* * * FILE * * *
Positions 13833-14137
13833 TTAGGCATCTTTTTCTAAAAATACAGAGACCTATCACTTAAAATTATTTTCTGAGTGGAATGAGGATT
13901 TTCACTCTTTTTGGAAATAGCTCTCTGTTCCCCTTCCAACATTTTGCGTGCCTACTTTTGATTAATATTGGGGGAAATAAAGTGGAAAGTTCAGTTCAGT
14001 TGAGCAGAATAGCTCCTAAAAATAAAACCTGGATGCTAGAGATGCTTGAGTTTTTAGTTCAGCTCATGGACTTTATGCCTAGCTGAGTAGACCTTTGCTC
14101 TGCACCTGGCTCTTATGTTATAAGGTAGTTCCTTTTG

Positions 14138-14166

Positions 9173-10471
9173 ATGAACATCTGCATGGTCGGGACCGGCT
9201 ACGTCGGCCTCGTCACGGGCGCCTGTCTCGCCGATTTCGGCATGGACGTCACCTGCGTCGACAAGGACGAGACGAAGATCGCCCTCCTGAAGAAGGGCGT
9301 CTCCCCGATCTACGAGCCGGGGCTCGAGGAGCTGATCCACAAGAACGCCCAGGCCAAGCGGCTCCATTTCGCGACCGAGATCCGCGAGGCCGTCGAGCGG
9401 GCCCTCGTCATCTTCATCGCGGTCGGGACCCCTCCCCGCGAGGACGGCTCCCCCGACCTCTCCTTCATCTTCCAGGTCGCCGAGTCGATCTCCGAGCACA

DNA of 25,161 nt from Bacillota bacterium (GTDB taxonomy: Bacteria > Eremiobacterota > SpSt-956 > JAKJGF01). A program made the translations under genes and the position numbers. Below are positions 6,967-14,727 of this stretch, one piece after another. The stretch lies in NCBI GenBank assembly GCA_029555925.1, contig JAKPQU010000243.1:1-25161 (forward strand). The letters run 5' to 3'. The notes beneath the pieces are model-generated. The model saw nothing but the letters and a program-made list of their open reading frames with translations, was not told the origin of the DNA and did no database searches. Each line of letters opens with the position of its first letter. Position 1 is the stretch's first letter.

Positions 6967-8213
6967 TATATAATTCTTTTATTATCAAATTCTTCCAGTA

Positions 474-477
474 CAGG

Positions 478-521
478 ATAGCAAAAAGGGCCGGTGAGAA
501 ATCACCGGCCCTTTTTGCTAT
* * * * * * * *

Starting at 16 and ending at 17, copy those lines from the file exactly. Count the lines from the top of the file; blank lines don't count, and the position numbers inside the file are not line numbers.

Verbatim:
474 CAGG

Positions 478-521